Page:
5 Ways to ‘Out’ a Liar

People lie. From little white lies to the lies that scar the world, lying is a fact of life. It’s also a fact that most people are honest but from a glance, the liars (especially the masterful ones) and the truth tellers can be difficult to tell apart. Now there’s research that can guide us through. 

A popular misconception about lying is that there are verbal or nonverbal behaviours that are a dead giveaway that you’re being lied to. The disappointing news is that there aren’t.

Previous research has found that both experts and non-experts have a 50/50 chance at detecting a lie.

So – unless the nonverbal cue involves something less subtle, like a written admission tied to a balloon and passed to you mid-fib, your odds at deception detection are no better than flipping a coin.

Enter the scientists.

Researchers have found a way to increase our odds at detecting deception and it has little to do with nonverbal cues. Rather, it’s based on the fact that lying is hard work and to be successful at the con, liars have to be working on several things at once, all of which increase the cognitive load and lean hard on mental resources:

  • They have to be sure about their story, making sure nothing slips to gives them away. Everything they say has to line up. This is hard work when there’s nothing concrete (like, say, the truth) to anchor to.
  • They have to memorise their story and act as though it’s true. A decent lie needs the relevant emotion to make it believable. Contriving emotion is no easy task, though of course there’ll always be those who are masterful.
  • They have to constantly assess whether the listener is ‘buying’ their story and make adjustments where necessary – more emotion, less emotion or fatten the story with extra detail.
  • They have to continuously refer to their memory to make sure the story they’re telling now is the same as the version they told before.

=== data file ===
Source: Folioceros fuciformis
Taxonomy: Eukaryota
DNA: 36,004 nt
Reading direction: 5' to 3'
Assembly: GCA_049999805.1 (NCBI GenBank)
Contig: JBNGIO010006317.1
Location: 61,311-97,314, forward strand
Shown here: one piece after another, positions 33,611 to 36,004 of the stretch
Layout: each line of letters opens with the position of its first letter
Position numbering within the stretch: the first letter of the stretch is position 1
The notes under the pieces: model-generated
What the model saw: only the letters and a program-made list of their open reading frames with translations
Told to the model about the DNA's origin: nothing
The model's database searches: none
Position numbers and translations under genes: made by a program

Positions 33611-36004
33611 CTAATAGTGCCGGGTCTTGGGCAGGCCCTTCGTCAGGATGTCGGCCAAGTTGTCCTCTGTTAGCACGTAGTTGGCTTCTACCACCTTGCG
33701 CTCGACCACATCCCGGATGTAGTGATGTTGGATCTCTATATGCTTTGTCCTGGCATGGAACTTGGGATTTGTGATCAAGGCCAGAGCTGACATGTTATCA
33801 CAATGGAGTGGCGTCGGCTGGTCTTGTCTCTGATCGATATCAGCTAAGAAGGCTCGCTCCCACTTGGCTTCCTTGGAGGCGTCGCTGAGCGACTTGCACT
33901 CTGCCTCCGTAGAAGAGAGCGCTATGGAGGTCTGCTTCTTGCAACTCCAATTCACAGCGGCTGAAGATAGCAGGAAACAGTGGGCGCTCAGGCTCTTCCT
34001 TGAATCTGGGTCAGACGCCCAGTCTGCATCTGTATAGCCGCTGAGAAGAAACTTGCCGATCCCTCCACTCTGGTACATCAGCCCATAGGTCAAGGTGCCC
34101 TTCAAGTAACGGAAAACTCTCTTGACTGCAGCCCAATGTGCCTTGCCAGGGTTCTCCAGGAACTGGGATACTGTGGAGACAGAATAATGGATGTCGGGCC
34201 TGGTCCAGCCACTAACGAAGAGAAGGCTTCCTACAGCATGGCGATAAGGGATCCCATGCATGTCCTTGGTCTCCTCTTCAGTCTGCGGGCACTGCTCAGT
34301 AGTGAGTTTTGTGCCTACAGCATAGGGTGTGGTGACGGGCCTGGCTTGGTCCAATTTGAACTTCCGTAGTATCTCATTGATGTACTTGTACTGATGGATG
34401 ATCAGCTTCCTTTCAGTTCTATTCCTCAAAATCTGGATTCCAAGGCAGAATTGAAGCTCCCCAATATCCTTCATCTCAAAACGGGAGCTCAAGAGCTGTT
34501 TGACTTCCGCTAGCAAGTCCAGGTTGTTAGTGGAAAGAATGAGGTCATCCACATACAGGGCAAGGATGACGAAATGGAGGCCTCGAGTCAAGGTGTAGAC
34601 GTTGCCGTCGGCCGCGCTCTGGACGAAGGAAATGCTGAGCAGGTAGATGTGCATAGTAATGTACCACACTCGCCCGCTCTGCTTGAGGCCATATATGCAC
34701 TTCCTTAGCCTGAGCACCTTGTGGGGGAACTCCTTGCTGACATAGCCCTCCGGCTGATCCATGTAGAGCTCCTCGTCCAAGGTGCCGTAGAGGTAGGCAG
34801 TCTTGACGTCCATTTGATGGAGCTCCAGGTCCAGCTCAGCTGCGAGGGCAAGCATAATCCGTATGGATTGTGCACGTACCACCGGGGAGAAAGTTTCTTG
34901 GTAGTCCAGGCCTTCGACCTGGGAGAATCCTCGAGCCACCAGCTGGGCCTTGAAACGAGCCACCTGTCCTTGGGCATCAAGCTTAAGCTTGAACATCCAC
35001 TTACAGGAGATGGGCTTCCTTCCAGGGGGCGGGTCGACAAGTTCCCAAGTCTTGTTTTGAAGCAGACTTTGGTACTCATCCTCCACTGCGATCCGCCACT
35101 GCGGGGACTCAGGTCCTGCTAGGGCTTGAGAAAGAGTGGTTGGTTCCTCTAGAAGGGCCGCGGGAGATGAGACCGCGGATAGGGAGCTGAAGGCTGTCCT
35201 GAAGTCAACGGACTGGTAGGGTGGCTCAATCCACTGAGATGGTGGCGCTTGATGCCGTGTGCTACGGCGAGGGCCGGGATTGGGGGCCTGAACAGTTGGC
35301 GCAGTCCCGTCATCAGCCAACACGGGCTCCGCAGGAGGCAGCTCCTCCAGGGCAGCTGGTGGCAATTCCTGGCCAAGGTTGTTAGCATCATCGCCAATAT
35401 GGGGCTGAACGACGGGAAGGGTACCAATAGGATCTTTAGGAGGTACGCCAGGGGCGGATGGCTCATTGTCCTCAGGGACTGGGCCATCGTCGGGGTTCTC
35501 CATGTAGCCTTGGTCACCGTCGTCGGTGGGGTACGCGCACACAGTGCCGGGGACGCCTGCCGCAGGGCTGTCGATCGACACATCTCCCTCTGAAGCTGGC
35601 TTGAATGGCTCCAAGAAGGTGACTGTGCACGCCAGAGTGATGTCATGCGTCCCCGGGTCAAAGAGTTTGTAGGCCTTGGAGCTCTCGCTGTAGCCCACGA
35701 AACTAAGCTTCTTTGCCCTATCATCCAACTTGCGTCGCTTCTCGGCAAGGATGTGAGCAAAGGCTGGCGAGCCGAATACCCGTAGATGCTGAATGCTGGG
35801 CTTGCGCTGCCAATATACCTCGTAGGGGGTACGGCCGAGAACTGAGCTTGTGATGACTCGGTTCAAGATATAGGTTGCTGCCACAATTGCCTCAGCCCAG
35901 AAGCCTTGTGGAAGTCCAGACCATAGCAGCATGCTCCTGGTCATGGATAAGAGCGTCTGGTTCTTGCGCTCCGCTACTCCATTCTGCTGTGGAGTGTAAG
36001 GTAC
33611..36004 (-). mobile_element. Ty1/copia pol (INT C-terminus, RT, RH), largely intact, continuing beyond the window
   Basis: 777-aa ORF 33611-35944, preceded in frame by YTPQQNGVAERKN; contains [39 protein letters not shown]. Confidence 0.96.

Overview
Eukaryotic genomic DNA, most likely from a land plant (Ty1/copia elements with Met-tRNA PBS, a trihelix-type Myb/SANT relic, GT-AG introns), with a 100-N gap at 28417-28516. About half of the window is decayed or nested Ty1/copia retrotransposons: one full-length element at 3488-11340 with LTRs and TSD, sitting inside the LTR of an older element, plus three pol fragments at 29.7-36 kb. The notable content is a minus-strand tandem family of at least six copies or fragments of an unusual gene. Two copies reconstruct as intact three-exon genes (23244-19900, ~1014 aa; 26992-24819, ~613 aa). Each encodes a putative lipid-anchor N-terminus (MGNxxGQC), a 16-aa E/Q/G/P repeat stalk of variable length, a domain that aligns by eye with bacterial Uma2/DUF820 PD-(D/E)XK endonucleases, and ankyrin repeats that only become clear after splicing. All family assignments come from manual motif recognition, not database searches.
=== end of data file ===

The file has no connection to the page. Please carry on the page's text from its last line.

Clearly, lying is hard work, drawing on a lot more mental resources than telling the truth. To lie is to perform and to perform takes effort, not the least of which is remembering the script and delivering a knockout performance.

Using this observation, the experts in the field have come up with ways to expose the liars in our midst by depleting their much needed mental resources, to the point where liars are unable to keep up the act:

  1. Ask questions from the assumption of guilt.

    Ask questions based on a presumption of guilt, rather than innocence, and actively interrupt denials. A recent study published in Human Communication Research demonstrated that this type of questioning could uncover a lie 97.8% of the time. This is compared to the 50% strike rate when this isn’t used.

    (Be careful though – if you’re going to do this, make sure you have good reason to suspect you’re being lied to. Understandably treating honest people as though they’re liars is likely to make them bristle.)

  2. Ask open then closed questions.

    . Closed questions can be answered with a quick ‘yes’ or ‘no’. People who are telling the truth want all the facts to be out there so in response to a closed question, they’ll often give more than a one word answer. Liars, on the other hand, will say less for fear of revealing their deception. For them, a ‘yes’ or a ‘no’ will be plenty.

     

  3. Ask about the story in reverse.

    Rather than starting at the beginning and asking what came next, start at the end and ask what came before. It’s hard to tell a story in reverse at the best of times but when the facts are made up, it’s even harder. If the story you’re being told is a fib, you’ll soon see the slipping and sliding.